Differing early brands of Christianity
In spite of the fact that one man has inspired the world to have more than two billion followers, historians have wrestled over the real history of Jesus for centuries.
Archaeological research has done a lot to recreate what may have been the scene at the time. The discovery of the Dead Sea scrolls, which were not included in the canon created in Rome in the fourth century, provided a very different narrative of what we commonly hear today in Western Christianity.
Unlike believers, historians look for third-party, independent evidence to help corroborate the eyewitness accounts of followers. In that regard, the four gospels are taken on the merit of testimony, but many episodes described cannot be independently verified.
Josephus, the Jewish scribe who wrote the journals for the Romans, briefly refers to James as the brother of Jesus, but does not elaborate. However there is clear account of the followers, many of whom fled Jerusalem and continued their Jewish lifestyle as followers of Jesus. The interesting thing about them is they thought of Jesus as a man, not a god. The Jewish messiah was supposed to be a man from the line of David that will restore the city like a King for the Jews - they were not expecting not a god.
As in modern times, some people have claimed to be the return of God (and there are several instances) - Father Divine, etc, and more at the same time. It seems as a cosmic reality the spiritual energy for these occurrences are not singular or isolated events. At the time of the historical Jesus, there were others making the same claim and performing miracles also.
In context of the line of David, the Samaritans who became dissociated from the Jews were also from the same line of David. In the tales of Jesus, he tried to help his Jewish community to understand their shortsightedness and folly and gave a glowing tribute to the good behaviour of the Samaritan.
The Jewish followers did not embrace the gentiles. It is said that Paul introduced a new teaching, which was embraced by the gentile that did not require circumcision or observance of any of the Jewish laws. Entwined in this clash of ideologies, Simon Magnus, a magician and a Samaritan with spiritual insight, was one of those who made similar claims to Jesus. Seeing the power of some of the apostles of Jesus, laying hands and transforming people, he inquired about that power.
At first Simon the Samaritan was rebuked by the apostle Peter, but he was able to intellectually demonstrate that having direct connection with God was better than just being around or hearing the words of Jesus. In fact his claim was the exact claim of Paul, who said he met the divine on the road to Damascus.
What is absolutely clear is that there were two distinctly different brands of Christianity, one Jewish the other anti-Jewish. There was also a difference early on in what was considered the nature of Jesus and then idea of Christ. The most prolific of the groups in the first 100 to 200 years were the Gnostics.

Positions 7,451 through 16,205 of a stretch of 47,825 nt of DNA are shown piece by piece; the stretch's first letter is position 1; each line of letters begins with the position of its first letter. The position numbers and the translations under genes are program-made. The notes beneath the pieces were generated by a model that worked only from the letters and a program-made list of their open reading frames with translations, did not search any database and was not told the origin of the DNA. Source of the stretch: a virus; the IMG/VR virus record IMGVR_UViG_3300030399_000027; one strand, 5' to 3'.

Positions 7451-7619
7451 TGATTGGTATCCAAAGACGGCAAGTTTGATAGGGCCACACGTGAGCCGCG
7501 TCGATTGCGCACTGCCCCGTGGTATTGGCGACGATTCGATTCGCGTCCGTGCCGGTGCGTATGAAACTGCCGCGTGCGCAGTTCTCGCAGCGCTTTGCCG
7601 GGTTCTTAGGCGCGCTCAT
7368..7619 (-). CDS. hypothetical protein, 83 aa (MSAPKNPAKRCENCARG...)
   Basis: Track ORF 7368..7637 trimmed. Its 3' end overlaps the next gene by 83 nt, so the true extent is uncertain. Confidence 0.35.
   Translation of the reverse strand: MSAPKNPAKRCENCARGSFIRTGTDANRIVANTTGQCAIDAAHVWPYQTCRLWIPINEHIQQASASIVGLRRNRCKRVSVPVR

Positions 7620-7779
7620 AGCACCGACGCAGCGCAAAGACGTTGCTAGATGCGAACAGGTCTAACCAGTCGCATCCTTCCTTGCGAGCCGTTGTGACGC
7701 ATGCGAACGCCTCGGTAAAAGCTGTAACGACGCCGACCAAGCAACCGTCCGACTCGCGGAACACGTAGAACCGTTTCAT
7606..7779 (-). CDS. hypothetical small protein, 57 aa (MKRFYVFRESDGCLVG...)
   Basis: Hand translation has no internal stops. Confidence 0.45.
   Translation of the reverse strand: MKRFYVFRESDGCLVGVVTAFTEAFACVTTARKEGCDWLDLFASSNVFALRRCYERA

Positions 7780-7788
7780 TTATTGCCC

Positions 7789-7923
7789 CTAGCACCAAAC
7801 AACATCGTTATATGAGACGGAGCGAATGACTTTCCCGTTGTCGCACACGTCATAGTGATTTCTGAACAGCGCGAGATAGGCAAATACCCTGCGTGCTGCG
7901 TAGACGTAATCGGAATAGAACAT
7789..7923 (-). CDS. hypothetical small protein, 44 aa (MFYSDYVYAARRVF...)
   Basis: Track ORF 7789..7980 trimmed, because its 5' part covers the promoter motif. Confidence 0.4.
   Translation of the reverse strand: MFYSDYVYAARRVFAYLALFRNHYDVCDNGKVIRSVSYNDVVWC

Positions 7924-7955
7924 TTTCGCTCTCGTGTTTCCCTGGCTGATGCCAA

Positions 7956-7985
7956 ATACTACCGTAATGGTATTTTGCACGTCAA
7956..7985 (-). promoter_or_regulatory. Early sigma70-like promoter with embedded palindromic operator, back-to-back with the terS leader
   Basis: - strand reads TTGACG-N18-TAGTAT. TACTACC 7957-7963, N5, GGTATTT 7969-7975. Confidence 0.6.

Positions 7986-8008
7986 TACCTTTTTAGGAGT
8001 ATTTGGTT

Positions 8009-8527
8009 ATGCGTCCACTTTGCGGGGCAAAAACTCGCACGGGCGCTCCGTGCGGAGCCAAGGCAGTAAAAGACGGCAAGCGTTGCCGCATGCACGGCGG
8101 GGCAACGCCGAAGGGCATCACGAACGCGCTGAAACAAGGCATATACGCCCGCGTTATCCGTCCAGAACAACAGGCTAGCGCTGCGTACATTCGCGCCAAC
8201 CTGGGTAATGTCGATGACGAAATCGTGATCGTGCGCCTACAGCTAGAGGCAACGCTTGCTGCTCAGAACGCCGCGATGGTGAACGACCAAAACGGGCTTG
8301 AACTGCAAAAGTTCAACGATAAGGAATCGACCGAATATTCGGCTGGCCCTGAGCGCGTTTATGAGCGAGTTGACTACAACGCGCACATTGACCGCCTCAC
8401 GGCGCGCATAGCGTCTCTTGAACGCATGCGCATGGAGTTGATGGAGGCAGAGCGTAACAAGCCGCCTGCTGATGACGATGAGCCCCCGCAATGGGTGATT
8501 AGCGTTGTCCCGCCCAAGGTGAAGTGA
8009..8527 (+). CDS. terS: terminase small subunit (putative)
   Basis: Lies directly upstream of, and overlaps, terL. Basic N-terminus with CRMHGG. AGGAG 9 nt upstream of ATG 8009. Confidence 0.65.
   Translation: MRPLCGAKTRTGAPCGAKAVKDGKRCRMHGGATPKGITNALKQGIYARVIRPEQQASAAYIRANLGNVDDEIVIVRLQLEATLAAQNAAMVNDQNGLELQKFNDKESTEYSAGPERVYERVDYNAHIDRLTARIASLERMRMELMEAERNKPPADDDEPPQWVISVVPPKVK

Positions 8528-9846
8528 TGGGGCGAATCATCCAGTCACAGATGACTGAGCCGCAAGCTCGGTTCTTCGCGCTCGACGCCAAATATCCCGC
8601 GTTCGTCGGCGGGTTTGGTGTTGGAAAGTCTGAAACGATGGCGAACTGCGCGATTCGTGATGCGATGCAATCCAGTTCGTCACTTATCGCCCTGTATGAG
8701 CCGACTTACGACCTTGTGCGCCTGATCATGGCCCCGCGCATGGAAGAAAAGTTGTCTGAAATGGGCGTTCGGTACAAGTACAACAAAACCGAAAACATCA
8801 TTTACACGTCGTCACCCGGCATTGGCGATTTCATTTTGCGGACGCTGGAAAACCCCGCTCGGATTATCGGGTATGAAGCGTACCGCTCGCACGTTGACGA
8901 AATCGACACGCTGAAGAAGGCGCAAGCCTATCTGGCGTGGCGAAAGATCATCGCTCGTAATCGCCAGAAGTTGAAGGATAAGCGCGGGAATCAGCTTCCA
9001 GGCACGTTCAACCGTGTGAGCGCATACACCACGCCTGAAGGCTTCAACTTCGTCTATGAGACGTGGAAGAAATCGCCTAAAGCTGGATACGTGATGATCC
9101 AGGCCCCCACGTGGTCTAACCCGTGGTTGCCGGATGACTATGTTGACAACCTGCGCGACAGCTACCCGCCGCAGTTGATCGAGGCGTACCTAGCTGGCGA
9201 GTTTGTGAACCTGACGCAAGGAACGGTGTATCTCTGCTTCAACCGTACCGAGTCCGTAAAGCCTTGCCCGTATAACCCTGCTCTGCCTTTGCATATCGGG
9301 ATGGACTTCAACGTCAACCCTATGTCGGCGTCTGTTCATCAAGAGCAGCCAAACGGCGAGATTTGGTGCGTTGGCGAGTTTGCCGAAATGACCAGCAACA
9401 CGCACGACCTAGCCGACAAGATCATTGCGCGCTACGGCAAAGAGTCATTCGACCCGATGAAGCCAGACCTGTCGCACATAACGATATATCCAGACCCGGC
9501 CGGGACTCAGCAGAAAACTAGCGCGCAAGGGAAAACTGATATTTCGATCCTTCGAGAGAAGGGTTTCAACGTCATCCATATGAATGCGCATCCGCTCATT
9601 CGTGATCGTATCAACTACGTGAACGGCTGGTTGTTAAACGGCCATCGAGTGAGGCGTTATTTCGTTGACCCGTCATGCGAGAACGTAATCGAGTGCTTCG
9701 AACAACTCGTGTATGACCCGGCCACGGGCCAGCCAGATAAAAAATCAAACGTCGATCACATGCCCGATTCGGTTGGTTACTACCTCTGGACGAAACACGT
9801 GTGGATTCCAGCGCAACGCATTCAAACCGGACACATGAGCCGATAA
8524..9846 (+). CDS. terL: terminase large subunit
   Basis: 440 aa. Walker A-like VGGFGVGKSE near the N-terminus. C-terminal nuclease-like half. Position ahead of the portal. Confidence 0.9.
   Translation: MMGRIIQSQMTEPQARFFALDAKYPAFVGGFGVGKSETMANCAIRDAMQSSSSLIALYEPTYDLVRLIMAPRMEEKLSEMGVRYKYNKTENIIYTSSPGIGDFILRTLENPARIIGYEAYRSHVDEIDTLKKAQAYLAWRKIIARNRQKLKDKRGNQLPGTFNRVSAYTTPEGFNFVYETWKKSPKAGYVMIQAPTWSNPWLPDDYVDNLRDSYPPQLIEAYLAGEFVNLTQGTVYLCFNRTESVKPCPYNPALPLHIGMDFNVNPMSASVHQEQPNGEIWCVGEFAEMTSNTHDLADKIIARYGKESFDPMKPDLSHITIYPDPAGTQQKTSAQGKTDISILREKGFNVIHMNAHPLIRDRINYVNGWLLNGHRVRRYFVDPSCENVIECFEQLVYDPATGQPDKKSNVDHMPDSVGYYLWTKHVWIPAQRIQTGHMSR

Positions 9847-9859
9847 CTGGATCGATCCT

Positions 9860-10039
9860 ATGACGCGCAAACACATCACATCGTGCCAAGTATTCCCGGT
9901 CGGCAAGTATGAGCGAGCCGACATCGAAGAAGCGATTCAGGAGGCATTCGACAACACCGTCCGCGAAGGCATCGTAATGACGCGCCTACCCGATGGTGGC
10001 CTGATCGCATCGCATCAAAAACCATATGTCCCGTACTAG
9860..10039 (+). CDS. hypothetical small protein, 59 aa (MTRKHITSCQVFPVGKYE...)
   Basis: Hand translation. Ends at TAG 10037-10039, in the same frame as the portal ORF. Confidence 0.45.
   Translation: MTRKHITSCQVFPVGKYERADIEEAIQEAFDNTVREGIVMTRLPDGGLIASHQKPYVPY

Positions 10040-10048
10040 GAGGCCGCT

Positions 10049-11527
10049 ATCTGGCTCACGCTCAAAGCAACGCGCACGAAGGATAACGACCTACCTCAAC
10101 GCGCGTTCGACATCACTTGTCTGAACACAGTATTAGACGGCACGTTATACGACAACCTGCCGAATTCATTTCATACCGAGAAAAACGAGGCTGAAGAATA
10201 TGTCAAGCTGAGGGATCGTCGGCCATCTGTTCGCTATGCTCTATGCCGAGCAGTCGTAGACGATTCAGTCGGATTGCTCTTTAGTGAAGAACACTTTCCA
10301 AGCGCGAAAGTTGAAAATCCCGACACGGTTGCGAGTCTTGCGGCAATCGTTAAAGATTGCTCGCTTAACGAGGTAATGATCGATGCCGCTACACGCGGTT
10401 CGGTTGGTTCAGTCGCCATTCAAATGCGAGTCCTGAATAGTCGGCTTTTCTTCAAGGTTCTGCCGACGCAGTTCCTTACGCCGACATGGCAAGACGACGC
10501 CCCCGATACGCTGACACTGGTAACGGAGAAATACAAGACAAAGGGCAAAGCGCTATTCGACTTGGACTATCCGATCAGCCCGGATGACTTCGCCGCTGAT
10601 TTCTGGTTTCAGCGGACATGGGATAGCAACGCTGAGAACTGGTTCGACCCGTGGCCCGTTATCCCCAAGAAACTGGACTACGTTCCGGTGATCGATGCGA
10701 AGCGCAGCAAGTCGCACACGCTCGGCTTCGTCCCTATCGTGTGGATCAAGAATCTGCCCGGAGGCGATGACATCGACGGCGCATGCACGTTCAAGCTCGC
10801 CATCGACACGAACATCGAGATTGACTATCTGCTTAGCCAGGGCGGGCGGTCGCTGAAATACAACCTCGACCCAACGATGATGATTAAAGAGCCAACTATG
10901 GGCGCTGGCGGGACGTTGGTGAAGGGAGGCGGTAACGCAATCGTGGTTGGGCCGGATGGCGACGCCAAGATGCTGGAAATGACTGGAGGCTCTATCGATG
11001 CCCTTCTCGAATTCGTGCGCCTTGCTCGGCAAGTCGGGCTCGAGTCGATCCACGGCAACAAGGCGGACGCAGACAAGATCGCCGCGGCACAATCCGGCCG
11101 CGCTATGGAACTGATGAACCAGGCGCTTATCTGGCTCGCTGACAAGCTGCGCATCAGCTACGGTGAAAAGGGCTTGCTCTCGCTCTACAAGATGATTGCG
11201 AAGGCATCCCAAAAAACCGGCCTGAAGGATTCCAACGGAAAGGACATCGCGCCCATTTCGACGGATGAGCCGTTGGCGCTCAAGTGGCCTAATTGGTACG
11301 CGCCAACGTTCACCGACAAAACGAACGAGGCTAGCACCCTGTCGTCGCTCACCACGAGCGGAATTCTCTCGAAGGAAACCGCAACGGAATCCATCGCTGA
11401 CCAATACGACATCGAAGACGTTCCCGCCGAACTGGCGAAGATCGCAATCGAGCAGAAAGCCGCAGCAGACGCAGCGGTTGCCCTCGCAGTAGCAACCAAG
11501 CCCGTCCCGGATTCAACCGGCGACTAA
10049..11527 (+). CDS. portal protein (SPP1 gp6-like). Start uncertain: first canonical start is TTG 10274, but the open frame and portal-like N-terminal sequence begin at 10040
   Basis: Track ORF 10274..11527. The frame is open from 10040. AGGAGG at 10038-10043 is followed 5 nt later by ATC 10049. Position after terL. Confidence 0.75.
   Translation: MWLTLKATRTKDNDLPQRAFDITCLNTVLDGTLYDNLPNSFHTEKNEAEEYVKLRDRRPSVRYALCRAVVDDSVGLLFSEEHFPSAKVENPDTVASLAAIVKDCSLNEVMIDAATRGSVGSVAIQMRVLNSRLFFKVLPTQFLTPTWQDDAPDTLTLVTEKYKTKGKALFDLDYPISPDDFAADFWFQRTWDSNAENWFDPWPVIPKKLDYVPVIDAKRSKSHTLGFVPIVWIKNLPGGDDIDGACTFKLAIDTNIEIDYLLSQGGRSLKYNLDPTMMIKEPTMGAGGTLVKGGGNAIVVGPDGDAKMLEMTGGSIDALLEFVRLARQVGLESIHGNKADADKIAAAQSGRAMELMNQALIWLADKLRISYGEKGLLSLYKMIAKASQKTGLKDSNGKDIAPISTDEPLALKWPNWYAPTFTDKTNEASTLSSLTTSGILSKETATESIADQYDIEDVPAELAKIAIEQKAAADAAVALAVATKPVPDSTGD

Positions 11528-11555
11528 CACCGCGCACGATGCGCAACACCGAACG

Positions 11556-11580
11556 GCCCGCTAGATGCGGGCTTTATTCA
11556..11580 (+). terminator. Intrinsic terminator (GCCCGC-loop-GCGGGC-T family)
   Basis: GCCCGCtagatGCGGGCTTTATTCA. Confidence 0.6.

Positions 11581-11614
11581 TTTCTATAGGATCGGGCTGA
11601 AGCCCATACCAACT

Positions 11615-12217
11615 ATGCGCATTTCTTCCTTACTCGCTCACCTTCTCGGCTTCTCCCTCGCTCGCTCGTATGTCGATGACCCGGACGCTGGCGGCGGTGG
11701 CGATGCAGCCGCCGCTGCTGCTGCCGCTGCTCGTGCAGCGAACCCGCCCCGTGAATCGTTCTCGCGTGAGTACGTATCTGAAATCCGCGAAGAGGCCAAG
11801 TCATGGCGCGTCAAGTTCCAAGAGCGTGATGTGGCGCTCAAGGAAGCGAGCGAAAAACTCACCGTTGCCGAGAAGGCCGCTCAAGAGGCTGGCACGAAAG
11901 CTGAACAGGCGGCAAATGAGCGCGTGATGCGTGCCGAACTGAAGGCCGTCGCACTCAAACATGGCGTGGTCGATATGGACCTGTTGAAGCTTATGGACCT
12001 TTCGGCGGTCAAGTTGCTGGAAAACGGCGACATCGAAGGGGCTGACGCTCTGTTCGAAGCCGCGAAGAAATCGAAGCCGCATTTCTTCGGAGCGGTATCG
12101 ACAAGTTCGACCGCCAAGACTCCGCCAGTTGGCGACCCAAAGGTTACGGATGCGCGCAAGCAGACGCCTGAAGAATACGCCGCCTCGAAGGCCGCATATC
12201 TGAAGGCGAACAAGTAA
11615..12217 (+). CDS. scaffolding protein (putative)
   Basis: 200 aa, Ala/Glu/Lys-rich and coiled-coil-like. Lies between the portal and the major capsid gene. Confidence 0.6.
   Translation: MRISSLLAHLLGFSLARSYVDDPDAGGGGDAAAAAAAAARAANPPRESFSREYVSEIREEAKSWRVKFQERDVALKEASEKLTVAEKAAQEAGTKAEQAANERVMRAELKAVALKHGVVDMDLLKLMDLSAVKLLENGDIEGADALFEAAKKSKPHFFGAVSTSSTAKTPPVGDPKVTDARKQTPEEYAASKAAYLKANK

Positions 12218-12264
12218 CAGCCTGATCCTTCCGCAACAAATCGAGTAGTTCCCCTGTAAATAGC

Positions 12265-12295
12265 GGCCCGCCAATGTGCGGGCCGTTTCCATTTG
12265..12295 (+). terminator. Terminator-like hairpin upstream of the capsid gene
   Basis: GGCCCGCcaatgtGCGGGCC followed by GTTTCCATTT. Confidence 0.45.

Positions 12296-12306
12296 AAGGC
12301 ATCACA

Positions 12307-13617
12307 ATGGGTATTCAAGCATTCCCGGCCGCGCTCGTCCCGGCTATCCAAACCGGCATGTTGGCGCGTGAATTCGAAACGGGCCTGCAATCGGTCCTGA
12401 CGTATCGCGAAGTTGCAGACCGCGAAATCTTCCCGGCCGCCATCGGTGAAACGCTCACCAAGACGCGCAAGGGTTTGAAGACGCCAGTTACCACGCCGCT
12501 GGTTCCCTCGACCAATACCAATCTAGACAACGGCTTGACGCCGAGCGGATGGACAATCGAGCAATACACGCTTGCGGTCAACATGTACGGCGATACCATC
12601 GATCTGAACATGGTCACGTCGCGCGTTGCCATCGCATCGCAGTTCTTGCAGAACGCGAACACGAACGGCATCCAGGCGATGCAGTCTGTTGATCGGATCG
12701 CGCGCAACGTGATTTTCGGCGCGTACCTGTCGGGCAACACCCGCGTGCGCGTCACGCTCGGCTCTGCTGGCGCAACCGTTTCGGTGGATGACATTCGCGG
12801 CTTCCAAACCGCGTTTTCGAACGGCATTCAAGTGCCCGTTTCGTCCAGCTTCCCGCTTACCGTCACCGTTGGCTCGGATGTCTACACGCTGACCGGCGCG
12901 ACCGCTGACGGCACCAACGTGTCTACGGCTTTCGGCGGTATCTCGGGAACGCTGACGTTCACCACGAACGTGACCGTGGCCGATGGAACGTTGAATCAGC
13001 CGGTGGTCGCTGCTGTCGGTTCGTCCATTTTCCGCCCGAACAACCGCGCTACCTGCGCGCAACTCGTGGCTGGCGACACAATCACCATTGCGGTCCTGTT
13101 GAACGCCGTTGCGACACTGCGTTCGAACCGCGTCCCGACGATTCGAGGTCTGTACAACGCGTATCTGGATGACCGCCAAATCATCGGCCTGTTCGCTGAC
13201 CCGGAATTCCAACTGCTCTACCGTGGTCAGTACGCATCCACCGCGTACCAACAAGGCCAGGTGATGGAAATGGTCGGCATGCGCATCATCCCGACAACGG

The predominant idea was that he was a man and at the age of 30 after the baptism by John the Baptist, he was filled with a divine spirit, which carried him through the rest of his term.
To simplify the discourse Jesus spent the rest of his days trying with very little success to get others and his disciples to have the same divine spirit that possessed him. The Pentecost was the beginning of that realisation, or “Gnosis”, which brought his disciples and followers in direct contact with God making them apostles.
All of that would come to an end in the early 300s, when there were so many Christians that Rome decided to make it a state religion. In order to accomplish that there could not be religious disparity, Constantine the Emperor needed one idea.
They assembled several bishops to come to an agreed doctrine and dismissed anything contrary to that which was agreed. Upon agreement of the council in Nicea, of the many books available, they formatted a bible choosing only those books that agreed with their narrative. An inquisition followed and any book that did not conform to the Roman book was destroyed. It is not until recent times that some of those lost books have been uncovered.
Faith and practice of early Christianity was a personal development leading to direct communion with the lord of the universe with no intermediary. It was not professing the apostles’ creed that gained favour of God, or salvation. All of that began after the fourth century and there were plenty of intermediaries, such as the Pope and the priestly class, until the reformation.
Today, as one reaches back to uncover the message of Christ, two considerations come to the fore. The Christ message to the Jews, or the interpolated Christ message given by Simon and Paul - they come from the same spirit, but are not one and the same. However, if you are able to follow his life directly, based on his way, you will make it anyway.
The biggest independent testimony of first century Christianity, while not followers of Jesus, are the followers of John the Baptist (Mandaeans), who continue up to this day the same practices that lead to Gnosis, experiential connection with God.